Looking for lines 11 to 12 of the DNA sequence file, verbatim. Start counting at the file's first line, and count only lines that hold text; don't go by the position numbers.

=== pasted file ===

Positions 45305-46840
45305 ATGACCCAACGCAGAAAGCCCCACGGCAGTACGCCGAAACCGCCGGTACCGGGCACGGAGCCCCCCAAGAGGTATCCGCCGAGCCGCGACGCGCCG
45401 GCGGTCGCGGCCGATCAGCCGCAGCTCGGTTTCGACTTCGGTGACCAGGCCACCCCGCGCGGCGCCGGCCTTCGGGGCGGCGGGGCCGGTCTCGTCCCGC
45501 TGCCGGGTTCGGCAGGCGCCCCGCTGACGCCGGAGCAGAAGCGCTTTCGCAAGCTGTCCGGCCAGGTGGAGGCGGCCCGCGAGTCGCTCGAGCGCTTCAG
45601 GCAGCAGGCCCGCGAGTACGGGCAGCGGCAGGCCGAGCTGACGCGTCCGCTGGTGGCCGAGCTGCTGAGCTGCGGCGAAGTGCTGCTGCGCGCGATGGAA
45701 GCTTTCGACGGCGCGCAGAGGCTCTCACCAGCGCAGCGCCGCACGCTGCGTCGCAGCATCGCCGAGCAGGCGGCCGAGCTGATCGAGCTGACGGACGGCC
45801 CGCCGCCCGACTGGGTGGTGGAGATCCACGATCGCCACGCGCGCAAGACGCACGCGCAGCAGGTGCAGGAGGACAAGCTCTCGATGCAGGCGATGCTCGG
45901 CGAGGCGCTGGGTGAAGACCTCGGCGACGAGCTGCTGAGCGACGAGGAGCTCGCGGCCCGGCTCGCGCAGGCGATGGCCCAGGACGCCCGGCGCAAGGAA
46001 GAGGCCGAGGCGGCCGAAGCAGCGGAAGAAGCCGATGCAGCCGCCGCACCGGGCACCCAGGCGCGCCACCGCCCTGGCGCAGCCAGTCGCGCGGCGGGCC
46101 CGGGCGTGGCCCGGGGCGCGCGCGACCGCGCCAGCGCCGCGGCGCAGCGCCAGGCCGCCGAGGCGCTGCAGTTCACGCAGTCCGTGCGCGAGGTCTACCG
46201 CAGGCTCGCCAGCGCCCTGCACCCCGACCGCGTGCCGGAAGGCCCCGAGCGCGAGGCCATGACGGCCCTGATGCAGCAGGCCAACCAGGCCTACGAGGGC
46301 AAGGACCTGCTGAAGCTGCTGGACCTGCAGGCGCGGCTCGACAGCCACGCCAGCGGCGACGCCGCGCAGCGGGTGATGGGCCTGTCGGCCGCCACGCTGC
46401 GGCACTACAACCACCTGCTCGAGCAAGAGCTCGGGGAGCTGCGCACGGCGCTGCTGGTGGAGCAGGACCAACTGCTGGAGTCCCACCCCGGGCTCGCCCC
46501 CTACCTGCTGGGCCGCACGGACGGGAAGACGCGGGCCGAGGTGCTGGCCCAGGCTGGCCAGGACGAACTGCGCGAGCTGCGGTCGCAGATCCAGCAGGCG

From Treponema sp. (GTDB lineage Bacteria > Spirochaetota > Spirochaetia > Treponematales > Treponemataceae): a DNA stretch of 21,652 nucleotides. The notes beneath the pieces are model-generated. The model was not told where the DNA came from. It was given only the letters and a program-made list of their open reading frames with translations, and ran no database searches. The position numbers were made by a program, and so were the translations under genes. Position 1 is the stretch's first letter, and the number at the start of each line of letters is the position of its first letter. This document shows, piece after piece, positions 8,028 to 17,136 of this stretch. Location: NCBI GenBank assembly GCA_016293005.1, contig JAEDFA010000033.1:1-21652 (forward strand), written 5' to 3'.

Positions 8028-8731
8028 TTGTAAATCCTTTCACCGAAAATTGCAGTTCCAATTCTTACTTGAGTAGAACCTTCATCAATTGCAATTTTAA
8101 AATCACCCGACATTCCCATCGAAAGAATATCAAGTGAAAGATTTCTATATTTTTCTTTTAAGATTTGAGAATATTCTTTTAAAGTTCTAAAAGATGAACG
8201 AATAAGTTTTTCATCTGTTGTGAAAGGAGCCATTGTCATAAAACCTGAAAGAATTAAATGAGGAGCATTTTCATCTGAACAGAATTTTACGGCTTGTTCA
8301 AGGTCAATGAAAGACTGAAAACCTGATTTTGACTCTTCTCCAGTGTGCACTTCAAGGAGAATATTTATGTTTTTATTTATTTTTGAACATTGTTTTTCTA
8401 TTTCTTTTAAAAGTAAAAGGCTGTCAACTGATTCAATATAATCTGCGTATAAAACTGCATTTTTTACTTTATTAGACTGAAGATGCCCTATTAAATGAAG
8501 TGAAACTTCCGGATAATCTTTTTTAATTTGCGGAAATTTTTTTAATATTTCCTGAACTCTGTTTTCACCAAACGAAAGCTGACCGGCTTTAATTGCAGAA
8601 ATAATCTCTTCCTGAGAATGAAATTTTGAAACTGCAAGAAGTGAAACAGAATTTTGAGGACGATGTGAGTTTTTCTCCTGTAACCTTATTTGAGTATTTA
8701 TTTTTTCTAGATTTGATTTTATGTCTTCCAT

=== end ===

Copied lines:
46201 CAGGCTCGCCAGCGCCCTGCACCCCGACCGCGTGCCGGAAGGCCCCGAGCGCGAGGCCATGACGGCCCTGATGCAGCAGGCCAACCAGGCCTACGAGGGC
46301 AAGGACCTGCTGAAGCTGCTGGACCTGCAGGCGCGGCTCGACAGCCACGCCAGCGGCGACGCCGCGCAGCGGGTGATGGGCCTGTCGGCCGCCACGCTGC